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Today I picked up a package of Thai preserved mustard greens at a small Asian (Vietnamese, Thai, Philippine) market here. Initially the idea was to use them as a simple side, so I asked some of the employees if I needed to cook them since another similar package indicated it had to be cooked. They asked what I was going to do with it, and said to use it as a side to just rinse it with water.

Their answer suggested their are a number of other uses for the preserved mustard greens hot or in other preparations or dishes. Would appreciate it if anyone can tell me what kinds of things to do with them.

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it's very nice in a stir-fry (usually with pork). in a soup, too. eat a little piece before cooking to check if it's too salty, then adjust your seasoning.

i find the Thai version a bit sweet, much prefer Chinese.

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I've never seen the Thai version in stores; can you show us the package/item? (Here's a flickr image of the ya cai that I usually buy for dan dan noodles.) I think that using their pungency to offset a rich dish would work for the Thai ones, no?


Chris Amirault

camirault@eGstaff.org

eG Ethics Signatory

Sir Luscious got gator belts and patty melts

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There were three or four different packages of Thai preserved mustard greens for sale. The others were in small packages, and the one I got was probably 4 - 5X larger at 850 g. A sign claimed it had the best taste and the ingredient list was consistent with the claim. The others were simpler preparations, this one has "mustard, water, salt, sugar, spices, specialty, containing, garlic, chili, galengale, tumeric, sodium benzoade 0.1%".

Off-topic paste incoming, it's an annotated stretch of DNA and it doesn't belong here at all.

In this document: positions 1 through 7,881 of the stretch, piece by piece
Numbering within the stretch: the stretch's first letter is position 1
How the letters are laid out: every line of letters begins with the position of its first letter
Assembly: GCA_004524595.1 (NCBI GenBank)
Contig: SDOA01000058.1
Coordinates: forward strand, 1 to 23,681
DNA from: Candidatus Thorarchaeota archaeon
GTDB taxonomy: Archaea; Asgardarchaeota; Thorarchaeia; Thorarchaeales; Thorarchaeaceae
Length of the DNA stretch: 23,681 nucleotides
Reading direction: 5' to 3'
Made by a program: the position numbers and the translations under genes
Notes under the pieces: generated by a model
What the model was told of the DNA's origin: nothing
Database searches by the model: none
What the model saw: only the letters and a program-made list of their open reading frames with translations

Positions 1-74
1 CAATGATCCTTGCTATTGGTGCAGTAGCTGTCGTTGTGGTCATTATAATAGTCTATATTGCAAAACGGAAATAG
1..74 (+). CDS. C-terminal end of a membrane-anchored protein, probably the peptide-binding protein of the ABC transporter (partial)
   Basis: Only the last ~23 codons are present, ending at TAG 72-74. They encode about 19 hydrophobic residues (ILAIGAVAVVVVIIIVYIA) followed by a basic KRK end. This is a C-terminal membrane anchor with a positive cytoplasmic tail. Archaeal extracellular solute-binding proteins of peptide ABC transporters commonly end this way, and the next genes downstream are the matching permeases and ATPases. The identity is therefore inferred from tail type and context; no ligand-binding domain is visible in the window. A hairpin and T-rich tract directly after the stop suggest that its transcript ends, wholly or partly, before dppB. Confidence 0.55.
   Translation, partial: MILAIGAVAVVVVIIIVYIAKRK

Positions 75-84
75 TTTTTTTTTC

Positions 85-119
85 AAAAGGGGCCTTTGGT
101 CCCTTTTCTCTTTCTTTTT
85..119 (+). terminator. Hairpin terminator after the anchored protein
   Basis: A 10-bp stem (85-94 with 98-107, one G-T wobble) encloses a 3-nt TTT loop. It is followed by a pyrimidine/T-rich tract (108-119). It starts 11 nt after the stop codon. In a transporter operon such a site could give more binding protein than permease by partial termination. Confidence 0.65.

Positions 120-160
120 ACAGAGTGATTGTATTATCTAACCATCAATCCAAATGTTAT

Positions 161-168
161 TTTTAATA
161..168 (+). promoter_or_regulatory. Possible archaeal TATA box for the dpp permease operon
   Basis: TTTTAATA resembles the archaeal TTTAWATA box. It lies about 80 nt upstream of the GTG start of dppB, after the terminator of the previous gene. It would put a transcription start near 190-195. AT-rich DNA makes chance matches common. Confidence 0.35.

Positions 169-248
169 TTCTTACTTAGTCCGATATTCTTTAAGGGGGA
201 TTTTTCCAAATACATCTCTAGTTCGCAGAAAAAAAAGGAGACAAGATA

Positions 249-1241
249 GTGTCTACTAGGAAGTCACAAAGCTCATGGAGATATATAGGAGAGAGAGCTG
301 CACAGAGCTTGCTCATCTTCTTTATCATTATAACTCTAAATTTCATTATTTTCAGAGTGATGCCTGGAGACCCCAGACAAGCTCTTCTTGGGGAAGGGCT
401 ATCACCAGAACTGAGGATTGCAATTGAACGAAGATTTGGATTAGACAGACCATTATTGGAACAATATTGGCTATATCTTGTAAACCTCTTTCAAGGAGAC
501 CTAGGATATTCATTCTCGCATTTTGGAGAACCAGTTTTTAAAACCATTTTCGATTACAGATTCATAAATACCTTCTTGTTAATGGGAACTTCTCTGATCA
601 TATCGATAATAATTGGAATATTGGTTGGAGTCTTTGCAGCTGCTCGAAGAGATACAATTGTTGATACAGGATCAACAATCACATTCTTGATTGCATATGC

Thanks for the suggestions so far. I would be glad to hear more.

I think I'll try a stir fry with pork next week, and report back. May have time to pick up some long beans...and a Chinese version of the mustard greens for comparison. 'll try to get a pic of the Thai package, too. It looks very different than yours, Chris.

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One of my favorite dishes to make with these are actually not Thai at all, but Chinese (and Mongolian style). It's Rinsed Lamb Hotpot. It's one of the easier hot pot dishes to make. You heat up water in a hot pot with a generous amount of the preserved mustard greens in it for flavor(chopped small - they will expand). I put a little salt in the broth too. Either and electric pot or one with an alcohol (or gas) flame will work. Then dip thinly sliced lamb into it briefly (it cooks very quickly) and dip into a sauce. Chinese cabbage, shitake mushrooms, scallions, and other vegetables can also be added. The sauce is made of Fermented red tofu cubes, cilantro (coriander leaves), sesame paste, soy sauce, sugar, and vinegar. The amounts can vary - but nearly equal parts works well (save for the sugar with should be about a 1/2 part). Blend these together (or use a mortar and pestle), adding a bit of water to make a liquid consistency.

Then lastly, after all the lamb is done, put wide bean thread noodles into the resulting broth and cook till tender. Put in a little of the sauce and enjoy!

Now the mustard greens seem a minor component, but without them this dish is rather flat and tasteless!

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